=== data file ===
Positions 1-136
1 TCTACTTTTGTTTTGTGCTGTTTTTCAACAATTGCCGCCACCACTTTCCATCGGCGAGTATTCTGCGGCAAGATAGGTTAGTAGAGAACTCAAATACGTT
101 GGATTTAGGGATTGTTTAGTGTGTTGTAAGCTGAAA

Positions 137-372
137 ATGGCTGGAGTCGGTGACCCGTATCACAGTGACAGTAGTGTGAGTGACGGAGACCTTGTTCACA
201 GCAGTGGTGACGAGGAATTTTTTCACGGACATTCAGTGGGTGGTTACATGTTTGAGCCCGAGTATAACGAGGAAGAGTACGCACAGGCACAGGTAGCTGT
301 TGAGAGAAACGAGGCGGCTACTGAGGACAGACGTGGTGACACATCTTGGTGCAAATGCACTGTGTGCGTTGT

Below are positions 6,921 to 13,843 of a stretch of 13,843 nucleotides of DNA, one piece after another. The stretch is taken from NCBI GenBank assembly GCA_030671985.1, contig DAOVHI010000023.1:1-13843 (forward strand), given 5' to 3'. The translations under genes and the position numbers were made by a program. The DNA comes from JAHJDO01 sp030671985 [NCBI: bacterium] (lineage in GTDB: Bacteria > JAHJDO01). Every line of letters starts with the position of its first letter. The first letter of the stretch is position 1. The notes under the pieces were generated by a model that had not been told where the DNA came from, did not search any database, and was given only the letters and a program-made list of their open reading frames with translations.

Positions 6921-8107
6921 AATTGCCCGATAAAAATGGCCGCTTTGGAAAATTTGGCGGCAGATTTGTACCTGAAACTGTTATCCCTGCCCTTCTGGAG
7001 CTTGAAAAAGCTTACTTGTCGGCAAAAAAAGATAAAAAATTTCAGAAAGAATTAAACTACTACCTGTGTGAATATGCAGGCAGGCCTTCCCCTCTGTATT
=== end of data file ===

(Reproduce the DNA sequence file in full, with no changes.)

Positions 1-136
1 TCTACTTTTGTTTTGTGCTGTTTTTCAACAATTGCCGCCACCACTTTCCATCGGCGAGTATTCTGCGGCAAGATAGGTTAGTAGAGAACTCAAATACGTT
101 GGATTTAGGGATTGTTTAGTGTGTTGTAAGCTGAAA

Positions 137-372
137 ATGGCTGGAGTCGGTGACCCGTATCACAGTGACAGTAGTGTGAGTGACGGAGACCTTGTTCACA
201 GCAGTGGTGACGAGGAATTTTTTCACGGACATTCAGTGGGTGGTTACATGTTTGAGCCCGAGTATAACGAGGAAGAGTACGCACAGGCACAGGTAGCTGT
301 TGAGAGAAACGAGGCGGCTACTGAGGACAGACGTGGTGACACATCTTGGTGCAAATGCACTGTGTGCGTTGT

Below are positions 6,921 to 13,843 of a stretch of 13,843 nucleotides of DNA, one piece after another. The stretch is taken from NCBI GenBank assembly GCA_030671985.1, contig DAOVHI010000023.1:1-13843 (forward strand), given 5' to 3'. The translations under genes and the position numbers were made by a program. The DNA comes from JAHJDO01 sp030671985 [NCBI: bacterium] (lineage in GTDB: Bacteria > JAHJDO01). Every line of letters starts with the position of its first letter. The first letter of the stretch is position 1. The notes under the pieces were generated by a model that had not been told where the DNA came from, did not search any database, and was given only the letters and a program-made list of their open reading frames with translations.

Positions 6921-8107
6921 AATTGCCCGATAAAAATGGCCGCTTTGGAAAATTTGGCGGCAGATTTGTACCTGAAACTGTTATCCCTGCCCTTCTGGAG
7001 CTTGAAAAAGCTTACTTGTCGGCAAAAAAAGATAAAAAATTTCAGAAAGAATTAAACTACTACCTGTGTGAATATGCAGGCAGGCCTTCCCCTCTGTATT